A highly anionic organic phosphate which is present in human red blood cells at about the same molar ratio as hemoglobin. It binds to deoxyhemoglobin but not the oxygenated form, therefore diminishing the oxygen affinity of hemoglobin. This is essential in enabling hemoglobin to unload oxygen in tissue capillaries. It is also an intermediate in the conversion of 3-phosphoglycerate to 2-phosphoglycerate by phosphoglycerate mutase (EC 5.4.2.1). (From Stryer Biochemistry, 4th ed, p160; Enzyme Nomenclature, 1992, p508)
Reinfusion of blood or blood products derived from the patient's own circulation. (Dorland, 27th ed)
Recovery of blood lost from surgical procedures for reuse by the same patient in AUTOLOGOUS BLOOD TRANSFUSIONS. It is collected during (intraoperatively) or after completion of (postoperatively) the surgical procedures.
Surgery performed on the heart.
Patient care procedures performed during the operation that are ancillary to the actual surgery. It includes monitoring, fluid therapy, medication, transfusion, anesthesia, radiography, and laboratory tests.
Diversion of the flow of blood from the entrance of the right atrium directly to the aorta (or femoral artery) via an oxygenator thus bypassing both the heart and lungs.
The preparation of platelet concentrates with the return of red cells and platelet-poor plasma to the donor.
Loss of blood during a surgical procedure.
The dynamic collection of metabolites which represent a cell's or organism's net metabolic response to current conditions.
The systematic identification and quantitation of all the metabolic products of a cell, tissue, organ, or organism under varying conditions. The METABOLOME of a cell or organism is a dynamic collection of metabolites which represent its net response to current conditions.
An enzyme that catalyzes the conversion of 2-phospho-D-glycerate to 3-phospho-D-glycerate. EC 5.4.2.1.
Any salt or ester of glycerophosphoric acid.
An amino acid intermediate in the metabolism of choline.
Rare leukoencephalopathy with infantile-onset accumulation of Rosenthal fibers in the subpial, periventricular, and subependymal zones of the brain. Rosenthal fibers are GLIAL FIBRILLARY ACIDIC PROTEIN aggregates found in ASTROCYTES. Juvenile- and adult-onset types show progressive atrophy of the lower brainstem instead. De novo mutations in the GFAP gene are associated with the disease with propensity for paternal inheritance.
The formation of crystalline substances from solutions or melts. (McGraw-Hill Dictionary of Scientific and Technical Terms, 4th ed)
The scattering of x-rays by matter, especially crystals, with accompanying variation in intensity due to interference effects. Analysis of the crystal structure of materials is performed by passing x-rays through them and registering the diffraction image of the rays (CRYSTALLOGRAPHY, X-RAY). (From McGraw-Hill Dictionary of Scientific and Technical Terms, 4th ed)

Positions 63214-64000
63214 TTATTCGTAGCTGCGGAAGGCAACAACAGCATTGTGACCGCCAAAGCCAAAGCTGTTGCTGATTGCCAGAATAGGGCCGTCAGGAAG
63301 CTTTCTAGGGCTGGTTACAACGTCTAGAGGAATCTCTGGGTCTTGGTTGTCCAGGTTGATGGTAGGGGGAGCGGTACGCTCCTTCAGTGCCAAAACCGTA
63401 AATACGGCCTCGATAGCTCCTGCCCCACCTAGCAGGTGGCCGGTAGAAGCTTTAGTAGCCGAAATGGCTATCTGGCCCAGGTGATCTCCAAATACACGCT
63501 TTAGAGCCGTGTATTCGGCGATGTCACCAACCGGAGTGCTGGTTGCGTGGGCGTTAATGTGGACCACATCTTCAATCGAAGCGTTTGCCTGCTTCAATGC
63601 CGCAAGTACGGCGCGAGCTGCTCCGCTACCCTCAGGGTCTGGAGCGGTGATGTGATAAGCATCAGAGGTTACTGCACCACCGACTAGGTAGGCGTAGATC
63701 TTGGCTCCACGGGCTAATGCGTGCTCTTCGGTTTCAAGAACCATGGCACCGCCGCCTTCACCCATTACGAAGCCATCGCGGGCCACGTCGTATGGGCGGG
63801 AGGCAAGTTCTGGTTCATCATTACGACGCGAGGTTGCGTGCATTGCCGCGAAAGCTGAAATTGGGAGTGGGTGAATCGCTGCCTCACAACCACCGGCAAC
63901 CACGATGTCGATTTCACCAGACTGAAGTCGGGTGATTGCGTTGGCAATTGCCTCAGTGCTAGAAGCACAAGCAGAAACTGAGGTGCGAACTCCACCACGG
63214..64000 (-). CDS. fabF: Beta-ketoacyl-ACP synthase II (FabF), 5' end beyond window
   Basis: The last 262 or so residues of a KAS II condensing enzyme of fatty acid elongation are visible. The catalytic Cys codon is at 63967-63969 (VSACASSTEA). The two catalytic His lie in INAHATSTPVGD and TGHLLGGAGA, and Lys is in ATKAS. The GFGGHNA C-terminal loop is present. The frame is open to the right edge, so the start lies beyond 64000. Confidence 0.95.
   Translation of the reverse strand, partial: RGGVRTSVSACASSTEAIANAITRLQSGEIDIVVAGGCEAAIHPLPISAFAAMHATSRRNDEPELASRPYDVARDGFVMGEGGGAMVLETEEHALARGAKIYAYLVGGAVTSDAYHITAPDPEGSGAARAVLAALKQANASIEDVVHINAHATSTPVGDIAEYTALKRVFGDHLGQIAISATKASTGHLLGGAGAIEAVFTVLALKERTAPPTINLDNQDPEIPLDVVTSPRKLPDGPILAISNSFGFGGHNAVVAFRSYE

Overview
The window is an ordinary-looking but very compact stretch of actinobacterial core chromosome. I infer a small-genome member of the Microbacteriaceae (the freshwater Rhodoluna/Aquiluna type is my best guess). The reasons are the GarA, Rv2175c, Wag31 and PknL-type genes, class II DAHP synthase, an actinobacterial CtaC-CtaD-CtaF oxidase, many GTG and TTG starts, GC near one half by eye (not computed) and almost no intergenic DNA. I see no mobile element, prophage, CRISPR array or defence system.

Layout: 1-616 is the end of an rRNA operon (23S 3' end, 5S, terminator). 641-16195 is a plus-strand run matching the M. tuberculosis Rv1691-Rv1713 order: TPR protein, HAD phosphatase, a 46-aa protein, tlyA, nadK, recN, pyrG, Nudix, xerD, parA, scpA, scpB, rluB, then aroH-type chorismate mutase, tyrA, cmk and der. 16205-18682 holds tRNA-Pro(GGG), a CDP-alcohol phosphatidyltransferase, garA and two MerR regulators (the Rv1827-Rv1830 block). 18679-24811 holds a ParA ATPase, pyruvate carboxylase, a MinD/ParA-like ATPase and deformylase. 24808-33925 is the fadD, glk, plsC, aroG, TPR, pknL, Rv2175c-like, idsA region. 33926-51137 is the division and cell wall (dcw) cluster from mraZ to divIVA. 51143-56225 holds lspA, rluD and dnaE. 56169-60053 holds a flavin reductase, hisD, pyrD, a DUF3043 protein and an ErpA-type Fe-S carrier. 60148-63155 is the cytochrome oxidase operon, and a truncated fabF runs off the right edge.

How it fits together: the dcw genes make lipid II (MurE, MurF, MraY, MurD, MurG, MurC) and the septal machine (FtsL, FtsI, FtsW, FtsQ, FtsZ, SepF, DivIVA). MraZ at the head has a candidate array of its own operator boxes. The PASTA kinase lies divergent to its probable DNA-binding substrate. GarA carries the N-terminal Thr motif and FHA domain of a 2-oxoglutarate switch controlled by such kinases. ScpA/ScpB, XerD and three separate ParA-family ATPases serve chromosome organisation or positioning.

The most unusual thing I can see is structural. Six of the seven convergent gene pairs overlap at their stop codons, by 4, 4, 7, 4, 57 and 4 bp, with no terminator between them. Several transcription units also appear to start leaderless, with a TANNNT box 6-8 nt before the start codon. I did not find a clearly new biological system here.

The study of crystal structure using X-RAY DIFFRACTION techniques. (McGraw-Hill Dictionary of Scientific and Technical Terms, 4th ed)
An enzyme that catalyzes the transfer of phosphate from C-3 of 1,3-diphosphoglycerate to C-2 of 3-phosphoglycerate, forming 2,3-diphosphoglycerate. EC 5.4.2.4.
An enzyme catalyzing the transfer of a phosphate group from 3-phospho-D-glycerate in the presence of ATP to yield 3-phospho-D-glyceroyl phosphate and ADP. EC 2.7.2.3.
Devices for accelerating protons or electrons in closed orbits where the accelerating voltage and magnetic field strength varies (the accelerating voltage is held constant for electrons) in order to keep the orbit radius constant.
The minute vessels that connect the arterioles and venules.
The presence of an increased amount of blood in a body part or an organ leading to congestion or engorgement of blood vessels. Hyperemia can be due to increase of blood flow into the area (active or arterial), or due to obstruction of outflow of blood from the area (passive or venous).
Ability of ERYTHROCYTES to change shape as they pass through narrow spaces, such as the microvasculature.
Red blood cells. Mature erythrocytes are non-nucleated, biconcave disks containing HEMOGLOBIN whose function is to transport OXYGEN.
The semi-permeable outer structure of a red blood cell. It is known as a red cell 'ghost' after HEMOLYSIS.
A highly-sensitive (in the picomolar range, which is 10,000-fold more sensitive than conventional electrophoresis) and efficient technique that allows separation of PROTEINS; NUCLEIC ACIDS; and CARBOHYDRATES. (Segen, Dictionary of Modern Medicine, 1992)
The circulation of blood through the BLOOD VESSELS of the BRAIN.